Where is that pioneer Playmobil set when you need it, eh...

Can you spring for an antique-ish piece of jewellery from an antique store (question mark) eith er for pretend or to wear...
post #170 of 705
Quote:
Originally Posted by vancouverlori View Post
Mmm, I had a boss like that. "Oh don't throw it out, it might be worth something or I might find a use for it" he would say, about the stupidest things. I mean really, the value of a thing is in the using of it. If you don't use it, and you haven't sold it, it's just taking up space, which is also worth something.
I'm cursed with this mindset, and a tendency to become sentimentally attached to anything that's even remotely connected to good times, or was given to me for special reasons or whatever. I'm really trying to cut it out of my view of the world, but it's fairly hard-wired. I'm going to focus on the fact that my space is valuable, too. We're really over cluttered and don't have enough room. By modern standards, 1250 sq.ft. isn't much for a family of six, but it should be more than it is...

We keep Lego separated when we first get it, so the kids can build and rebuild if they want to. They don't tend to want to make the actual picture that much. After building it a few times, they go to "general use". DD1 is getting the black widow spider Lego from Santa (it's not just a spider - it can be built three ways - but it's the spider she really wants). I think that one may stay separated a little longer than average. DD1 loves spiders.
post #171 of 705
Quote:
Originally Posted by artparent View Post
anyone know where i might get double dutch skipping ropes locally?

any other ideas for a kid who likes 'old fashioned' things?

*
hmm...I haven't been there in a couple of years, but the gift store at the Vancouver Museum/Space Centre had a bunch of old-fashioned toys the last time I was there...pop guns, old tops...can't remember the rest of it. I don't know about double dutch skipping ropes. They're just the long ones, aren't they? We got one for dd1 last year (didn't realize it was a long one) - at Creative Kidstuff in Lynn Valley. I think I saw them in a toy store on Granville Island, too.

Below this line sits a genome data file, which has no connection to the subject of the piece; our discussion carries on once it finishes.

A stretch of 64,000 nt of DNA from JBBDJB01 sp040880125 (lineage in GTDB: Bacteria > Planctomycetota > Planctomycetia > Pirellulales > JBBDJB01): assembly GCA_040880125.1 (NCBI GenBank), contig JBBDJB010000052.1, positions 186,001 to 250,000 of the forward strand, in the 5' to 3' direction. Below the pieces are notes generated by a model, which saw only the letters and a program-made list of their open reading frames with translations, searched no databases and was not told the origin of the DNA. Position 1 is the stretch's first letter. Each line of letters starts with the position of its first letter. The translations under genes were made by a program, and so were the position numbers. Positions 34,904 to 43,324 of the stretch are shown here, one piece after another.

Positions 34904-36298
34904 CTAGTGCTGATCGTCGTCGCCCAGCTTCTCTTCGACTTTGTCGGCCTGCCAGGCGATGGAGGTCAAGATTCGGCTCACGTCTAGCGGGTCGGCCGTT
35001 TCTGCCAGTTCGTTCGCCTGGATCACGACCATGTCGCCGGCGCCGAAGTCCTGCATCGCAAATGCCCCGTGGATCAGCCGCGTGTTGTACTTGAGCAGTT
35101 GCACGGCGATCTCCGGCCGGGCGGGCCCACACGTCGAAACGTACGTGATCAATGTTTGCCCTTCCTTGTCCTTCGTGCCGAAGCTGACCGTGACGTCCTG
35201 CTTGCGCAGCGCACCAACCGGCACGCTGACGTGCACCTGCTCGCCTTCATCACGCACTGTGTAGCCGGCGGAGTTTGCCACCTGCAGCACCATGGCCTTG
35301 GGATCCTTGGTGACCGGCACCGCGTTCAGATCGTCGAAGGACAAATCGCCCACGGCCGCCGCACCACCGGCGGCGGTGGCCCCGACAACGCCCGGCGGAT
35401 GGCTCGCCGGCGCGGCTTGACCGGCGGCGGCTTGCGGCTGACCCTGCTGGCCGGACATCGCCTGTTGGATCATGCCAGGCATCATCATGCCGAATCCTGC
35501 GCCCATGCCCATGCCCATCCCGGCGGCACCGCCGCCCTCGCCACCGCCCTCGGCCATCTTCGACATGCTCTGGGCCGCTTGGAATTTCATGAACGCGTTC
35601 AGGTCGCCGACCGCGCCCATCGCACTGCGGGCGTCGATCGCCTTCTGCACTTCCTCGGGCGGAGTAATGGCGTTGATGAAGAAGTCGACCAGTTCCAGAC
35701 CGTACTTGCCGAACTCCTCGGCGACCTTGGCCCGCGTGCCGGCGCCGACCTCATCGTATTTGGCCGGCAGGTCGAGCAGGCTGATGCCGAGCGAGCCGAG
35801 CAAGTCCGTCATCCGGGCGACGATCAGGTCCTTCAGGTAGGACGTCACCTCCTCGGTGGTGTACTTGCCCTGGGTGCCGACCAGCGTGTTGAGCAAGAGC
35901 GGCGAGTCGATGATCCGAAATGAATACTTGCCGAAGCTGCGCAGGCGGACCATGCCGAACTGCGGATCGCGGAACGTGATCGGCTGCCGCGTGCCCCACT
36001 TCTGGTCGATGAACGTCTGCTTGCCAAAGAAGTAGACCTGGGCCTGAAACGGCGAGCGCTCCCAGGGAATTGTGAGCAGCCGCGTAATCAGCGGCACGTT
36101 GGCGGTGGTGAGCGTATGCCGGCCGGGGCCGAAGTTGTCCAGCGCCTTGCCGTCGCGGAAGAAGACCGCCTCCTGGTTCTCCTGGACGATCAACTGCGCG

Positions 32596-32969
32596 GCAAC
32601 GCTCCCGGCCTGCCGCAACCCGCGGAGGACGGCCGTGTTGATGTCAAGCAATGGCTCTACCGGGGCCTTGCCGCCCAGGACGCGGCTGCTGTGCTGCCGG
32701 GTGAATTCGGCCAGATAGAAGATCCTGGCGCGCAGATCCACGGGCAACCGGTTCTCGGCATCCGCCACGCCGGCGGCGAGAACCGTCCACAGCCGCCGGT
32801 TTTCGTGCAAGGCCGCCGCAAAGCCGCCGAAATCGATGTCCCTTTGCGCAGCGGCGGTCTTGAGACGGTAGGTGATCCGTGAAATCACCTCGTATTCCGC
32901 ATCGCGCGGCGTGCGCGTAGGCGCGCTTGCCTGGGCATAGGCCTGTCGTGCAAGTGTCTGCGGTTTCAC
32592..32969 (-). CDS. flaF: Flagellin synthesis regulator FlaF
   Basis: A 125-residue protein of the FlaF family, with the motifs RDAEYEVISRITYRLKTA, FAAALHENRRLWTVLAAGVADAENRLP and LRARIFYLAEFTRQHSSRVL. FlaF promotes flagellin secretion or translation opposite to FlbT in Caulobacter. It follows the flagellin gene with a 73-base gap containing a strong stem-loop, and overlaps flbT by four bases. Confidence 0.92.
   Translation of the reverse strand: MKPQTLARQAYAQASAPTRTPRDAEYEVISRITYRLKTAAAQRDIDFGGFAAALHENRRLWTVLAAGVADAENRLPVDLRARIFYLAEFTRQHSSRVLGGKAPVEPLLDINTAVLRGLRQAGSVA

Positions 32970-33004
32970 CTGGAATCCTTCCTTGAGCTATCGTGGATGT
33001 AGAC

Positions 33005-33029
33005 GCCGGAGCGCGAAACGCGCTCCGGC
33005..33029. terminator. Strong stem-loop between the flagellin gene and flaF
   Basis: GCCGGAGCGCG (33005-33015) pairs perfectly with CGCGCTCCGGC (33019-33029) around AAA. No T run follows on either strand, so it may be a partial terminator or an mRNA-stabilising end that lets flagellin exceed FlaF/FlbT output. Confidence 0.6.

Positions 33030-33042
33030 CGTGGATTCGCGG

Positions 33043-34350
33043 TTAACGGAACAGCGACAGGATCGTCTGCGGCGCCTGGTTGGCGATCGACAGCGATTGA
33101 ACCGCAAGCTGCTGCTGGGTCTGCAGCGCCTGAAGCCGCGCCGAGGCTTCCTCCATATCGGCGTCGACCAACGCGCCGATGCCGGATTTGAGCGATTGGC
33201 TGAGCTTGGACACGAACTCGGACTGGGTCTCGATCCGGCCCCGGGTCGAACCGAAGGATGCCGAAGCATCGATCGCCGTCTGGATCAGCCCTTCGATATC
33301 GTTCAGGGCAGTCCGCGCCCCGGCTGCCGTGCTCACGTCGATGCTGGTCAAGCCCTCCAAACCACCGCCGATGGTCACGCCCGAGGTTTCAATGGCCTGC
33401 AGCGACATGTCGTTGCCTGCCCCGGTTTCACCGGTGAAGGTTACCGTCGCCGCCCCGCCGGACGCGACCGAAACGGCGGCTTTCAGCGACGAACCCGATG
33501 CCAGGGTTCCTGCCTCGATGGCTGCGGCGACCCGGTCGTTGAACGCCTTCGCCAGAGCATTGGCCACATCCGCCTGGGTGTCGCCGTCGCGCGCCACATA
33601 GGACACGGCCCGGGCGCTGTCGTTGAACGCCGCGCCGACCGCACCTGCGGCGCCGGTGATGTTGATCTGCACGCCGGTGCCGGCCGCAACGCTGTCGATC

post #172 of 705
Quote:
Originally Posted by Ellp View Post
Emma's been whineing for a Barbie and unfortunately
for her, Dh and I aren't budging on that. We don't want her to get any ideas that a "Barbie shape" is the feminine ideal. Any ideas on how to deal with something like that?
Well, I played with Barbies, and I don't see that as the feminine ideal. (Also, my theory is that if you measure Barbie's measurements while she's wearing pants with an elasticized waist, due to the scale issues with clothing, you'll find her measurements are not so far off the scale.) My mom also let us in the bathroom while she had a bath, so we knew what women really looked like. However, the most fun with Barbies is with the *stuff* - all those itty bitty cute forks and knives and kitchen bits and things. What if you got her some sort of "career" Barbie, like a dentist or veterinarian or something (I even had an Astronaut Barbie), but got her only the one doll. And then any other Barbie items would be accessories rather than dolls. Or look for an 11 1/2" sized doll that isn't Barbie-shaped. I'm sure there's some toy stores that carry something along those lines. My sister once had a "sleepover" Barbie that had a soft fabric body, so it *really* wasn't Barbie-shaped, just had a Barbie head. I'm sure you'll find something that will work for you but still allow your DD something along those lines.

If you're crafty, it can be fun to make Barbie clothes and things. I remember one year, my aunt sewed up an entire collection of Barbie things for me, including a sleeping bag, a cape, some little wire hangers and *pantyhose*!
post #173 of 705
Quote:
Originally Posted by vancouverlori View Post
If you're crafty, it can be fun to make Barbie clothes and things. I remember one year, my aunt sewed up an entire collection of Barbie things for me, including a sleeping bag, a cape, some little wire hangers and *pantyhose*!
Yes. My mom, who doesn't even like Barbie, has crocheted evening gowns and bathrobes and all kinds of clothes...and shoes and purses and all sorts of stuff. I think she should set up an Etsy shop...
post #174 of 705
Quote:
Originally Posted by artparent View Post
any other ideas for a kid who likes 'old fashioned' things?
*
There's a toy store in Ft. Langley that might have stuff like that. Also, I guess crafty stuff - needle work? crochet? small loom?
post #175 of 705
Quote:
Originally Posted by Storm Bride View Post
I'm cursed with this mindset, and a tendency to become sentimentally attached to anything that's even remotely connected to good times, or was given to me for special reasons or whatever.
Oh, not to say that I don't hang on to things... I'm somewhat the same way - about some things. (Toys, trinkets, jewellery - but I never wear jewellery!!) but that is the philosophy that I work towards. And I'm making progress. We just picked up a few more boxes of our stuff from my MIL's and the storage locker and I've had to be a bit more ruthless than usual.
post #176 of 705
thanks x oh, but i don't like shopping!

*
post #177 of 705
Lisa Good vibes for your sis

Quote:
Originally Posted by vancouverlori View Post